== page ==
Like I mentioned in my Introduction to this series last week, I think the instructor we had in Snowboard School was one of the best on the slopes. The interesting thing to me was that he knew it and wasn’t shy about “tooting his own horn.” Many people are afraid of coming off as arrogant, so they wouldn’t think of extolling their own virtues to prospective or current students. And then there are those who use their own personal accomplishments to compensate for continued growth and excellence in their field. Neither of these are a helpful attitude for building a successful studio.
Here’s something that hit me a while back: not only can you be really, really good in your field and still not know the answer to the things your students and/or their parents ask you, having an attitude of still learning and developing expertise in your field is one of the marks of someone who is really, really good. Being a pro involves acknowledging the extent of your own expertise and also taking advantage of opportunities to continue learning and advancing.
Here are three specific tips for how to Be a Pro:
1. Know Your Subject – nothing can take the place of real knowledge. True confidence is not something that can be fabricated; it is the result of intentional study and investment in your field. If you are teaching general music or an instrument, take time to learn as much as possible about music theory and history. Study various educational philosophies and teaching methods. Be able to share stories about different composers. And when you are whole-heartedly investing your time and energy to educate yourself, you will be confident enough to admit when you don’t know information or have an answer for something. For musicians, knowing their subject usually also involves being skilled on an instrument. The better you play, the better your students will play. Play often and learn new repertoire (even if it’s the repertoire your advanced students are working on!) so that you can address potential problem areas, share practice tips, and…commiserate with your students about the woes of tackling and overcoming difficulties.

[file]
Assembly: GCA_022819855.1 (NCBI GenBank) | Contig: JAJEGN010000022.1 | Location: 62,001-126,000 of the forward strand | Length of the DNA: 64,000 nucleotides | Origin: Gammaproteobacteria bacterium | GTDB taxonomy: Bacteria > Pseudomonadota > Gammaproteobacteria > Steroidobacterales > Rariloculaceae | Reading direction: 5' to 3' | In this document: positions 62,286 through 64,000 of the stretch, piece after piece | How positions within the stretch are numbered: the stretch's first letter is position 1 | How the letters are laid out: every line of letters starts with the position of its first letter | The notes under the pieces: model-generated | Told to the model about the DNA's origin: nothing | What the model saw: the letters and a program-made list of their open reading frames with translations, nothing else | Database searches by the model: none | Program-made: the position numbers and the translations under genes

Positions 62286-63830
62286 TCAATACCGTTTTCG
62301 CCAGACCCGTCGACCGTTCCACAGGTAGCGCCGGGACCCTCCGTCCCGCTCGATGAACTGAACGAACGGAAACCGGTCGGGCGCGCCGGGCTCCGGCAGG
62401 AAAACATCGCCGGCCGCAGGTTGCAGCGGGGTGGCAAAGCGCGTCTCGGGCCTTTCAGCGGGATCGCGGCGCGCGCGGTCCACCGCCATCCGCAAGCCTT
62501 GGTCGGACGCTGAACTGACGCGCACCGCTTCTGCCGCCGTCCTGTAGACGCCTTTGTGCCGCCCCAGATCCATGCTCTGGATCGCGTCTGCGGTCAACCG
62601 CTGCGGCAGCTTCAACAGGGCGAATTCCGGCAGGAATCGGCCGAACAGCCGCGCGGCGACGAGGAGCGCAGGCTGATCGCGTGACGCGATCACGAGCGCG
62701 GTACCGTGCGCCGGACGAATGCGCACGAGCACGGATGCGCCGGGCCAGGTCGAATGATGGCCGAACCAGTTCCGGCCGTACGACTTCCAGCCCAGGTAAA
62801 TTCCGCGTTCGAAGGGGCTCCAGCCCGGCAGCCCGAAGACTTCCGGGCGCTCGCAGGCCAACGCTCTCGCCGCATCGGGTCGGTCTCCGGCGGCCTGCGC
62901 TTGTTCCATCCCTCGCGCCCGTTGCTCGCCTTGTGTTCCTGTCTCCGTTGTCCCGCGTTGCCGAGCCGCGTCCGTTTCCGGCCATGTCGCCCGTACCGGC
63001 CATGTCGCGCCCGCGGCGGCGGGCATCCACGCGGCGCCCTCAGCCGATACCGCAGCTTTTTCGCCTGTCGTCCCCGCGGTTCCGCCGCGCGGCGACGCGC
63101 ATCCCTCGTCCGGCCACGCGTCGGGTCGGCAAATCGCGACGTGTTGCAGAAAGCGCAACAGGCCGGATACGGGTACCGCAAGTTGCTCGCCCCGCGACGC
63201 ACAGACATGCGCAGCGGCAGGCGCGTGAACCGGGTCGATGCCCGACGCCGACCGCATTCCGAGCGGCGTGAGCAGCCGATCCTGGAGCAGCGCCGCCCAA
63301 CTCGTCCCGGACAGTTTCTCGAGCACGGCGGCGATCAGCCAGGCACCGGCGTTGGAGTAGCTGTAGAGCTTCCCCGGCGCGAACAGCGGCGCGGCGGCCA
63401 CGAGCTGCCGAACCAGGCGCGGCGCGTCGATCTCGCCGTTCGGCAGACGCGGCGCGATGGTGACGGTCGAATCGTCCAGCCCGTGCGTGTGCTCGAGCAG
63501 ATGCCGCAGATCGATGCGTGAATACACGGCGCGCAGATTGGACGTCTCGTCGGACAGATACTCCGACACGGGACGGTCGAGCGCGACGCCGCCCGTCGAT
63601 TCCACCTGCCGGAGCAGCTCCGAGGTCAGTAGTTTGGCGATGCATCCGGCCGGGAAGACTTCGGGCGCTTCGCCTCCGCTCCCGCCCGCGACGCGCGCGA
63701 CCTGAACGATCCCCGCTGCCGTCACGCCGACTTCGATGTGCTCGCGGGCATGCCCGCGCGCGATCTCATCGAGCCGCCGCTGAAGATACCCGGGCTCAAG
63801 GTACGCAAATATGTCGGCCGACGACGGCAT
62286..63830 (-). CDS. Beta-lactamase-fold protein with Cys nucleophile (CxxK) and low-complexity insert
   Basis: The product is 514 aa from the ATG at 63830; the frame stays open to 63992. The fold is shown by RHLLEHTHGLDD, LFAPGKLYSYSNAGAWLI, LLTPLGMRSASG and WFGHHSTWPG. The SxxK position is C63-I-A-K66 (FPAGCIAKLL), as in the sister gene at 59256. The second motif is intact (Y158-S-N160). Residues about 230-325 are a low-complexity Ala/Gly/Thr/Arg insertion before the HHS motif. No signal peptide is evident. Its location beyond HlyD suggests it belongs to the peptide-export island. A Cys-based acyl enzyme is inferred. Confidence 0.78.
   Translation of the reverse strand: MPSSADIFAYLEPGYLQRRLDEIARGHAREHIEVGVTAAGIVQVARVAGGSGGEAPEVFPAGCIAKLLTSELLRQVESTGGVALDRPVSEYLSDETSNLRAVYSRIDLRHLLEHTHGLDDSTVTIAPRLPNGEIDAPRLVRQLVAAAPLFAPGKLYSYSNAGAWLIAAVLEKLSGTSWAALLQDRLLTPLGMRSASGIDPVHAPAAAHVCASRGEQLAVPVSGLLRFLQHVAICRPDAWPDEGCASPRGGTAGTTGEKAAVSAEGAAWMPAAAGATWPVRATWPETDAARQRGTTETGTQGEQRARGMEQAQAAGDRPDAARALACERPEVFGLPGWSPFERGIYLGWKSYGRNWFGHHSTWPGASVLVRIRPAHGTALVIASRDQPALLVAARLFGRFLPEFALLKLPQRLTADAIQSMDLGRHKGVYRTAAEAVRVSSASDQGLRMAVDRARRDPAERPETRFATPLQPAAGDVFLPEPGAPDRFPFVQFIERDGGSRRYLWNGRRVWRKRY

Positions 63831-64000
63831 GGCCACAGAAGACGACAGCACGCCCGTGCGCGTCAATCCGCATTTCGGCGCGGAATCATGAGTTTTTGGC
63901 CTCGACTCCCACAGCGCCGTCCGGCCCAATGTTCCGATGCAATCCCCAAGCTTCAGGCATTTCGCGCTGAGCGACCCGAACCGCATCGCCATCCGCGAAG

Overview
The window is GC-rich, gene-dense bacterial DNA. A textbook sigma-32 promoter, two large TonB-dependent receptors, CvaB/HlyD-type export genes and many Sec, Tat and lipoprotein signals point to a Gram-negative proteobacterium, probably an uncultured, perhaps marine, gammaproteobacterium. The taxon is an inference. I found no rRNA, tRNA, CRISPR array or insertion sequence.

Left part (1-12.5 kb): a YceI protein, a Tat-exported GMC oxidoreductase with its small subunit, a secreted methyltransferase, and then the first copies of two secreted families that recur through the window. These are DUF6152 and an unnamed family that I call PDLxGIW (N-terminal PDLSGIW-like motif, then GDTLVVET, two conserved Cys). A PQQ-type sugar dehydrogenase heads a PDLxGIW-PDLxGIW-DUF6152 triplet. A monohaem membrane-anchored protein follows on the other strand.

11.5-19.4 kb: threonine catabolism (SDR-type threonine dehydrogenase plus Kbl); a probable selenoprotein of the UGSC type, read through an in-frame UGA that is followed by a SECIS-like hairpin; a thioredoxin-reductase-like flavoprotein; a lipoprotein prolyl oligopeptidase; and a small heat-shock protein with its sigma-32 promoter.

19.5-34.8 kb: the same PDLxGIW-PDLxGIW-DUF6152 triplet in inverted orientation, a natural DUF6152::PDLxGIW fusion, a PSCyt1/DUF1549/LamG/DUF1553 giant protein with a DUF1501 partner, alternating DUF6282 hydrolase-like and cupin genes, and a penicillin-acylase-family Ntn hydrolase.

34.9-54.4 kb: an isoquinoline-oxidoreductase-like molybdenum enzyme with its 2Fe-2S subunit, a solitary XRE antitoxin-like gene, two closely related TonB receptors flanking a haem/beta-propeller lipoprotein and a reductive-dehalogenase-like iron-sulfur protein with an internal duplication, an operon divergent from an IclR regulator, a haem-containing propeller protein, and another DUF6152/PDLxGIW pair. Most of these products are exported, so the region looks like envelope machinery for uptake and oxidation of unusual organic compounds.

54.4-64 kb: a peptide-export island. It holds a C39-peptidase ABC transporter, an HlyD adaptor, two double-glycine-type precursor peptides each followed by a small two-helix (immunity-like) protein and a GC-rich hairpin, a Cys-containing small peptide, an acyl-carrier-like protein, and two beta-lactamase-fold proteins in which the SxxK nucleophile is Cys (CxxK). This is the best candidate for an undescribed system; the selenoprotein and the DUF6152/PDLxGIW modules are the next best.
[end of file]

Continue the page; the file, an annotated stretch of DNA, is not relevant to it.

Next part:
2. Gain Experience – be open to lots of different avenues for teaching, performing, and being involved in the music community. Our snowboard instructor began his teaching on the east coast, then migrated west and taught at multiple ski resorts. Each place brought him into contact with new people and helped him gain valuable insights into what was effective teaching-wise on a broad scale. On the east coast, the beginner class was only an hour and a half; in the mountains of Colorado the beginner class is an all-day affair. If he was able to turn out successful snowboarders in an hour and a half, you better believe he had some sure-fire tips for quickly improving your skill level on the board! In the same way, a teacher who incorporates group classes, private lessons, duo sessions, distance learning, special workshops, mentoring relationships, and more will probably become more of a pro than the one who restricts himself to only one mode of teaching. Every avenue provides the impetus to communicate more clearly, interact on new levels, and fine-tune teaching skills to meet the needs of many types of students.
3. Market Yourself as a Professional – don’t undersell yourself. Whether it’s via a personal website, in conversations with new acquaintances or friends, or in gatherings with other professionals, the way you carry yourself will dictate how others treat you. If you love what you do and believe that the work you are doing is meaningful, communicate that with both body language and the words you use. It’s not mere semantics to answer an inquiry as to what you do as “I run a music studio” instead of “I’m a piano teacher.” If you are serious about the importance of your teaching, be convincing! You should want every person you meet to leave their conversation with you with a greater appreciation for the impact of music on culture, its important role in the lives of people, and an interest in becoming more involved on a personal level (i.e. they should want to do whatever it takes to become a part of your studio!). Idealistic? Probably, but that’s my preferred perspective on life.
In essence, being a pro puts you in a position to inspire others to take up what you’re teaching for themselves. Does it work? Well, it may not be a no-fail guarantee, but I do know that our snowboard pro converted me to snowboarding for life!
Read the rest of the Teaching Tips from Snowboard School series: Introduction